"This is highly unusual and unexpected," Dr. Frank Hill, associate director of the NSO's Solar Synoptic Network, said of the results. "But the fact that three completely different views of the Sun point in the same direction is a powerful indicator that the sunspot cycle may be going into hibernation."

Hill said, "this could be the last solar maximum we'll see for a few decades. That would affect everything from space exploration to Earth's climate."

Long range forecast for Winter 2011-2012

Meanwhile a UK-based long range weather forecaster last month issued a severe winter weather warning for 2011-2012. James Madden from weather organisation Exacta Weather claims to have correctly predicted the harsh conditions experienced over the last two years, and is once again forecasting record breaking snowfall and freezing temperatures during November, December and January.

One of Madden's primary methods of analysing long range weather conditions is his analysis of solar cycles. Commenting on the solar cycle, James Madden said: "Periods of low solar activity at present and what we have seen in recent years influence the Earth's atmosphere by allowing the stratosphere to cool. This has a somewhat more profound effect over Northern Europe and the UK in terms of colder and snowier winters, due to jet stream patterns that block warm air from reaching us and create more moisture."

winter ireland
© Enjoy in Ireland
Ice sheets flowing down the River Barrow on St. Stephen's Day 2010.
"Although sunspot activity has increased somewhat this year and there has been an increase in solar flare activity, the activity is minuscule in comparison to what it should be like during a solar maximum and in terms of frequency. Periods of low solar activity such as this have future repercussions of low solar activity in future cycles and produce extra cloud cover that reflects sunlight with a cooling influence on Earth. The lack of major sunspots and solar flares clearly indicate a slower conveyor belt within the sun. We are now in a very weak solar maximum and my observations indicate that the next solar cycle will also be weak", he added.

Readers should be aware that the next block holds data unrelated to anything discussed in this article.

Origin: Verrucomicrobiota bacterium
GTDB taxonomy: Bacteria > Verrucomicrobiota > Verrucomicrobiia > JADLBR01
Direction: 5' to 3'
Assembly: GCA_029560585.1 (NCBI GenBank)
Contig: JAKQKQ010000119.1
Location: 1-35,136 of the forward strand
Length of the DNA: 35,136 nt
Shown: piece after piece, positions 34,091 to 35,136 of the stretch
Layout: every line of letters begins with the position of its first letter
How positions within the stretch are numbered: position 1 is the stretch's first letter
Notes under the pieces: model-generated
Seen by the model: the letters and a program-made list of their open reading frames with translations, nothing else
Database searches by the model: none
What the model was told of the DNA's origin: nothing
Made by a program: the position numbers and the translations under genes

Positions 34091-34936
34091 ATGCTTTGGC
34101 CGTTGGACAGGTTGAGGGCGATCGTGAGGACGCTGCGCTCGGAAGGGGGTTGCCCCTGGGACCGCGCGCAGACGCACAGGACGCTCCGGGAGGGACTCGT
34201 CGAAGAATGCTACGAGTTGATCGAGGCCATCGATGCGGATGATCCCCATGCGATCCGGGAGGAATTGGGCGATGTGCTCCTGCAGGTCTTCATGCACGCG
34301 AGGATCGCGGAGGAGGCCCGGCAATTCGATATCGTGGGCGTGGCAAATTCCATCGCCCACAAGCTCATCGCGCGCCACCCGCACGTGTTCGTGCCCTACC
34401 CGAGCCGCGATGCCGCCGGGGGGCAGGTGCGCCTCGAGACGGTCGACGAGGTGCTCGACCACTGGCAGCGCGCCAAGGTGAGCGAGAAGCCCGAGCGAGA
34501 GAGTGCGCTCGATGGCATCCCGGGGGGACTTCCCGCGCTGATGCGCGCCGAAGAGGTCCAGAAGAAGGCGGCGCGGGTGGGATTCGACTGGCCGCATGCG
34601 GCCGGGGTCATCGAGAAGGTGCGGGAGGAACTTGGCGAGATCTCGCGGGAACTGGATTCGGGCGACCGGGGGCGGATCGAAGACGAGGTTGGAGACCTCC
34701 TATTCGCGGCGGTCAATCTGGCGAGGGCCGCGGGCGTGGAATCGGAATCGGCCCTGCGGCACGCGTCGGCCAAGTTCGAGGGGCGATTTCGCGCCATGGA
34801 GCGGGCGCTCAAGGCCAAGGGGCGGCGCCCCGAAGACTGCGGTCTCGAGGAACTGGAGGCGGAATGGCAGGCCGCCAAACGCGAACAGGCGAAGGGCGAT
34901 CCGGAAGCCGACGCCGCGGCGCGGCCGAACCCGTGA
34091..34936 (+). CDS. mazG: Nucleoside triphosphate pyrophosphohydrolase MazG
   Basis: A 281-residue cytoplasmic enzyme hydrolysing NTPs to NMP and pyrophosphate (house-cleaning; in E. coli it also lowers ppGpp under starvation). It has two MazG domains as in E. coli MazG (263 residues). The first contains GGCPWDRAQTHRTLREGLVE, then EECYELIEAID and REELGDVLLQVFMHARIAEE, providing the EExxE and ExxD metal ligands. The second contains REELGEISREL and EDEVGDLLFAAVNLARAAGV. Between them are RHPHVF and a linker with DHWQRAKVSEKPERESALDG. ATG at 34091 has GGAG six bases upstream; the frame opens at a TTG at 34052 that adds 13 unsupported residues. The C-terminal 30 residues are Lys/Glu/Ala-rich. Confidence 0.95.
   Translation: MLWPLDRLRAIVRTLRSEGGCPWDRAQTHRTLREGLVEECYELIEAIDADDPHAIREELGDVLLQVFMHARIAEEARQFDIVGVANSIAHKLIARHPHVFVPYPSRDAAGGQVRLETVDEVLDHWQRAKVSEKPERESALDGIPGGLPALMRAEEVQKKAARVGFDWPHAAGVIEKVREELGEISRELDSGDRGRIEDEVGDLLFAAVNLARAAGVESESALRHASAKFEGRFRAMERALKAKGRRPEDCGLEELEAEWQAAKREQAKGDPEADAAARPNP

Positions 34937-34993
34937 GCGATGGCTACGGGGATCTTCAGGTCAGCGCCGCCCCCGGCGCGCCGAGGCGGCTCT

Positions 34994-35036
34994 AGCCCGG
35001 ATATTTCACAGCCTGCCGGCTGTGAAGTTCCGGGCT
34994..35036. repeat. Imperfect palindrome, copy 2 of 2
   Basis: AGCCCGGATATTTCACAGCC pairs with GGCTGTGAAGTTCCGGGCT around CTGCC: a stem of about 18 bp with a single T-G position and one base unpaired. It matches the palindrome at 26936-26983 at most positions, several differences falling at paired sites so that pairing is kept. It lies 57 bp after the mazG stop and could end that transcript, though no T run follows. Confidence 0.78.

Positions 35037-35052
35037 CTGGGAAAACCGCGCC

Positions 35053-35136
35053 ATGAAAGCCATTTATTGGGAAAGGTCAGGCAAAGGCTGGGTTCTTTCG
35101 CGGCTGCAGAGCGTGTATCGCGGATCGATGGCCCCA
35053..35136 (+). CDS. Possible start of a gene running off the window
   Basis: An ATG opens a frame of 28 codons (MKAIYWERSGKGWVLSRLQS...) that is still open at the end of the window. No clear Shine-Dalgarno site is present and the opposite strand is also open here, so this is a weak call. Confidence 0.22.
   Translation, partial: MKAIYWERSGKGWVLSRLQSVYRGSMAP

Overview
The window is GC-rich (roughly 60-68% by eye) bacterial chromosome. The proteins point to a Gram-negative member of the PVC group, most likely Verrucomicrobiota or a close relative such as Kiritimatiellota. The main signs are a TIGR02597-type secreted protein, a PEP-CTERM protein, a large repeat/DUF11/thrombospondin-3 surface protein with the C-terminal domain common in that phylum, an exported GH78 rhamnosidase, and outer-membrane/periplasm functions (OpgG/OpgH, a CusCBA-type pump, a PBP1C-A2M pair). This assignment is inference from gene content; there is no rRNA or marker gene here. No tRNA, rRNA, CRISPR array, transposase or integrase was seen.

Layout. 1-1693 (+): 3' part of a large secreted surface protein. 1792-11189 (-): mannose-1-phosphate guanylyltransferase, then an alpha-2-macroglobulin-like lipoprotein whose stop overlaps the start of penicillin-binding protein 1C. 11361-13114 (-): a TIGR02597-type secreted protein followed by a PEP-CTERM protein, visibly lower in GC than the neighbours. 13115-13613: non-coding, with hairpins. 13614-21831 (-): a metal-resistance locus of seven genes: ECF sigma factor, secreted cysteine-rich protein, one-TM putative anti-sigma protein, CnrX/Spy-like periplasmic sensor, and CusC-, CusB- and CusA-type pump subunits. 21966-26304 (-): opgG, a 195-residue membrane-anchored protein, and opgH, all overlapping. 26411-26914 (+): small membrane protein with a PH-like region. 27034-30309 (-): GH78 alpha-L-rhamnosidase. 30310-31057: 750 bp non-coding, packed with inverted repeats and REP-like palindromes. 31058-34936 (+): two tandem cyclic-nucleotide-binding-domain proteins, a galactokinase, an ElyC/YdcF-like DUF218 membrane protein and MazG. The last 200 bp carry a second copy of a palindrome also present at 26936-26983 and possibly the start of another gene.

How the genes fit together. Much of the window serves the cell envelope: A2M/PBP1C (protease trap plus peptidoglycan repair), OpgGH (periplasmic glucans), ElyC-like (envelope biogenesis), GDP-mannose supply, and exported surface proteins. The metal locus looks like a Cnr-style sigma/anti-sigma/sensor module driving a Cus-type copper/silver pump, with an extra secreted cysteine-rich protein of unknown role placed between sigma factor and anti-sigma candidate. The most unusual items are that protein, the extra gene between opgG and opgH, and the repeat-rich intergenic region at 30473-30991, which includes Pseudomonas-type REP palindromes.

Commenting on La Nina and the Gulf Stream/North Atlantic Drift and their effect on our weather, Mr. Madden stated: "It is visible to see from recent NOAA satellite images that the Gulf Stream/North Atlantic Drift has drastically altered within the last few years. The Gulf Stream is basically a huge volume of heated water that brings warmth to the UK in terms of a mild atmosphere. This softens the climate we experience for the latitude we lie on. For example let's take Newfoundland who lie on a similar latitude to the UK, yet they experience much harsher winters as they do not benefit from this valuable heat source.

"La Niña is the cooling of the Pacific Ocean near the equator and influences changes to atmospheric pressure and wind changes. In terms of the UK this makes the jet streams in the North Atlantic stronger and therefore offers more precipitation in the form of widespread heavy snowfall during below average temperatures as cold easterlies dominate", he explained.

Mr. Madden also said that the dust and ash particles released by the recent volcanic eruption in Iceland and Chile would also contribute to cooling down of global temperatures. He continued: "Converted sulphur dioxide emissions from volcanic eruptions can also cause sunlight reflection in the atmosphere. "

He said he expected the 2011-2012 winter to follow a similar pattern in terms of how November and December was in 2010 for the vast majority of the coming winter.

"It will be exceptionally cold and snowy with well below average temperatures. I fully expect to see records broken with the highlands of Scotland being once again particularly hard hit. It is therefore vital to start preparing now in terms of high energy bills and raising awareness amongst the most vulnerable and elderly people of society", Mr. Madden concluded.

Are we in for a continuation of severe wintry weather in the coming years? Let us know what you think by posting a comment or emailing editor@irishweatheronline.com.

IRISH WEATHER ONLINE WINTER 2010-11 GALLERY